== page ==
Auckland Weekly News, 21 June 1939. Sir George Grey Special Collections, Auckland Libraries, AWNS-19390621-46-1. No known copyright.
Last week I was given the fantastic opportunity to show educators DigitalNZ and Mix and Mash at the annual ULearn conference in Rotorua. ULearn is the largest teaching and learning conference in New Zealand with over 1800 educators in attendance.
I have presented these topics before and I am always amazed that there are some teachers who haven’t used DigitalNZ before. Amazed and excited actually, because I know that I am about to show them something hugely useful and relevant that they will take away and be able to implement with their classes immediately.
At Services to Schools, we discuss the skills students need to follow an inquiry process, like finding information from a variety of sources and in a variety of formats. This lends authenticity and credibility to the information and when using it to make something new, different sources provide multiple perspectives and a deeper layering and understanding of a story. DigitalNZ, of course, makes this easy.
We have been very keen to encourage student entries into the Mix and Mash competition as it is such a great outlet for creative use of New Zealand digital content. It also ties in beautifully to many aspects of the curriculum. To increase confidence in teachers this year, we created Free to Mix; An educator’s guide to reusing digital content. The guide provides a whole heap of tips and ideas and links that will enable teachers and librarians to help students understand, find and use New Zealand digital content. We discuss copyright and Creative Commons, the best places to find material for reuse, what to do to enter the competition and a whole lot more that will keep a school’s creative remix community buzzing well beyond the six weeks of the competition.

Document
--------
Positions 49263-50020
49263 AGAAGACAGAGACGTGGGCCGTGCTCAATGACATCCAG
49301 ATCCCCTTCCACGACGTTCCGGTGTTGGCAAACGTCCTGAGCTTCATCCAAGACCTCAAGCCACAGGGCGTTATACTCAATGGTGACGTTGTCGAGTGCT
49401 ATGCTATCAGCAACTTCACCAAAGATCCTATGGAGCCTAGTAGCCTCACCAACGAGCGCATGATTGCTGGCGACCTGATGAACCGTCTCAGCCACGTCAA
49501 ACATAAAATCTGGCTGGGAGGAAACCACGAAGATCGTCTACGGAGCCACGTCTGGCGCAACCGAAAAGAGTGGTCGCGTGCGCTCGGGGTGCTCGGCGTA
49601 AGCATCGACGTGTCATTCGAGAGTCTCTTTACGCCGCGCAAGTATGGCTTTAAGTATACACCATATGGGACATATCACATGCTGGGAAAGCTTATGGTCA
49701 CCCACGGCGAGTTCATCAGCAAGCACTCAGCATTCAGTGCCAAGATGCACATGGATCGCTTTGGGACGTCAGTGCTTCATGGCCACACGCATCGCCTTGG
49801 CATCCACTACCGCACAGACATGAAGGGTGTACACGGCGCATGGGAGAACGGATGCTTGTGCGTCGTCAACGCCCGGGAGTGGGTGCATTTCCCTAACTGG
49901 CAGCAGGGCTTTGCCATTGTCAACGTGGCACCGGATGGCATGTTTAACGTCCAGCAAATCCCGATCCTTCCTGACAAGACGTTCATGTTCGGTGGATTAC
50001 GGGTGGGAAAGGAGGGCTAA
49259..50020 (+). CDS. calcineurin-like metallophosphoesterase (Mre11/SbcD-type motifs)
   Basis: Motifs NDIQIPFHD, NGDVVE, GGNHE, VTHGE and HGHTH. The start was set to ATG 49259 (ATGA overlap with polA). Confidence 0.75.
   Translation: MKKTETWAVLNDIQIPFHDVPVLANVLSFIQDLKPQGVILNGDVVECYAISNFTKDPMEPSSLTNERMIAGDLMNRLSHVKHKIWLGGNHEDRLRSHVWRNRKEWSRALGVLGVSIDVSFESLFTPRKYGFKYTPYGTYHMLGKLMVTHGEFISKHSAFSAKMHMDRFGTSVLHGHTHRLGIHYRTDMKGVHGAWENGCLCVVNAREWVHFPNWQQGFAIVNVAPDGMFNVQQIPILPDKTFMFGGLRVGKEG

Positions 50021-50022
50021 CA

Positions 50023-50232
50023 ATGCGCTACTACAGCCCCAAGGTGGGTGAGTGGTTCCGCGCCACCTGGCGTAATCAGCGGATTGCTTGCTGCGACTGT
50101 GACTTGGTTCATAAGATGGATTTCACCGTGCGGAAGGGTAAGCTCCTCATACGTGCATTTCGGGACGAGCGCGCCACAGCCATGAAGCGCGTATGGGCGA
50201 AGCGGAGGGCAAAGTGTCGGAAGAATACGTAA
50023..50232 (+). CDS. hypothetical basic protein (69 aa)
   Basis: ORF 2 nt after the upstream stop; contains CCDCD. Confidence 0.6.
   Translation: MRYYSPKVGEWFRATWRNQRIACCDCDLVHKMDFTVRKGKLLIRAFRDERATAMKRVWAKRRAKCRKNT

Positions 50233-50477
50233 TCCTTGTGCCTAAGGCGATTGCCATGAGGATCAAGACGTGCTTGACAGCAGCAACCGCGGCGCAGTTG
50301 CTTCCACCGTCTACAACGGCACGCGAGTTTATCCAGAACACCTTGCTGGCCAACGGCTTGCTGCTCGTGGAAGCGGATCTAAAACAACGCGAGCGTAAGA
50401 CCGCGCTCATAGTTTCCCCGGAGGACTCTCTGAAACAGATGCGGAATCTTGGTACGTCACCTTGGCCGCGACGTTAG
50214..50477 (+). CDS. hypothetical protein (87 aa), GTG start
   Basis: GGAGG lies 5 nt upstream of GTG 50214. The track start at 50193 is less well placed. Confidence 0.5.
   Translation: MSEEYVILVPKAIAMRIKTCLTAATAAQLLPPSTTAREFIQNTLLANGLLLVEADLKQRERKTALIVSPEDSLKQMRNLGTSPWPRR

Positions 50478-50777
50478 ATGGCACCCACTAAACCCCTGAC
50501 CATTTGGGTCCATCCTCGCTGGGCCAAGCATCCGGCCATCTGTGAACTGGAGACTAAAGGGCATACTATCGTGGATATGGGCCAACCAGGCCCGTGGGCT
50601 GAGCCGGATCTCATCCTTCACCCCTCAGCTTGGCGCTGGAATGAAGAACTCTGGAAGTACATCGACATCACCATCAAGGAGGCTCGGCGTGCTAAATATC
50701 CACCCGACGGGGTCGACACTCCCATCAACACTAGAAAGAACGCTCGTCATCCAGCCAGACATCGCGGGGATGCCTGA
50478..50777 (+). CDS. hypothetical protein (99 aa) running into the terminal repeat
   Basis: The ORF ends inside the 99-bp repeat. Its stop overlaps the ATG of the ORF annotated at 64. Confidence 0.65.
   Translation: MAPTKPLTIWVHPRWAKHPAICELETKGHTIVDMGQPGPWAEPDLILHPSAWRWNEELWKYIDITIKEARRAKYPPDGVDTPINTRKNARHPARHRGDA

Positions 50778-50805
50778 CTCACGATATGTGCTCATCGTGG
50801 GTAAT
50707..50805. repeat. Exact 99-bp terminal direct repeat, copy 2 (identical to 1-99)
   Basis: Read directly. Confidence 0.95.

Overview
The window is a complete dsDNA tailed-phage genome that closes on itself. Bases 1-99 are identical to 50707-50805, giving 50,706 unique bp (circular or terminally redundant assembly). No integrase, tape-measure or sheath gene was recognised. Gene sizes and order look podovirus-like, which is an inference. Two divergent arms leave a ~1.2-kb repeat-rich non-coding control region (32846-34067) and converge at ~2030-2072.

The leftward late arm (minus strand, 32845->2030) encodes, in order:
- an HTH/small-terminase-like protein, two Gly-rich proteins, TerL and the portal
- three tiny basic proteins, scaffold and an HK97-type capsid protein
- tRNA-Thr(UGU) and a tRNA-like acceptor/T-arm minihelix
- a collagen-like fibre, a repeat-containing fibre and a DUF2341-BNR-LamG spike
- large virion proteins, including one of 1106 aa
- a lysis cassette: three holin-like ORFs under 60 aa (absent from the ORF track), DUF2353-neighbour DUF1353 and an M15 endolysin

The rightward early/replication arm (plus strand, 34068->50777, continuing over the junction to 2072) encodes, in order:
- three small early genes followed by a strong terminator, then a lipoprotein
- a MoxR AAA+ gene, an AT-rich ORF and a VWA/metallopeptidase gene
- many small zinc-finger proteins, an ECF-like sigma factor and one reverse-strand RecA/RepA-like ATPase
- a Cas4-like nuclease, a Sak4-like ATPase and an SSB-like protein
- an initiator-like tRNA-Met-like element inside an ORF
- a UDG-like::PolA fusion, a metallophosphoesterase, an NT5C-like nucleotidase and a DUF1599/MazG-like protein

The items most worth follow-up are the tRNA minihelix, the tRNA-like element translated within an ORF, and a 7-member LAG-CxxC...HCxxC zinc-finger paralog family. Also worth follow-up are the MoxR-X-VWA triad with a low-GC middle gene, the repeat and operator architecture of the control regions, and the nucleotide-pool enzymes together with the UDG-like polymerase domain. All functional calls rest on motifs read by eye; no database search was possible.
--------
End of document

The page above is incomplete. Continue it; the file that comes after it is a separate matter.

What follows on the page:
One thing that surprised and delighted the teachers at the ULearn workshop was the achievability of some of the entries. When they saw the Mix and Mash Supreme Creative Remix winning entry, A Grand Mother, they realised that you don’t need advanced technical skills when you have a great narrative. Year 12 student Casey Carsel’s entries showed history, heritage and humour as well as a huge variety of well attributed resources.
Our favourite Mix and Mash primary school entry was Pt England School embodies the spirit of the competition and just looks like a lot of fun. Another entry reflected work that was completed for NCEA credits, and others demonstrated learning that began in class and extended beyond their normal coursework.
In lots of different ways, the teachers at the session felt positive and empowered and challenged in a variety of ways. One of the participants, a school librarian, became motivated to create a Digital NZ custom search related to the school wide topic for Term 4 and publish it on her library blog.
Another participant felt motivated to show her entire school staff the digital stories that were entered this year and use them to inspire digital storytelling work in all the classes in his school.
One teacher found an image of some students in her school from about 100 years ago and decided this image would be a centrepiece in their jubilee work.
Even as I was delivering the workshop, one teacher began uploading information from my talk to her Learning Management System. Her students were easily able to find links to Creative Commons, Digital NZ and inspirational digital stories in their own learning environment before she’d even left the workshop.
These things are easy to do for educators but hugely empowering for the students who will learn about the rich resources in New Zealand’s digital collections. Students will use these resources to make their own heritage materials and become an active part of the global creative community.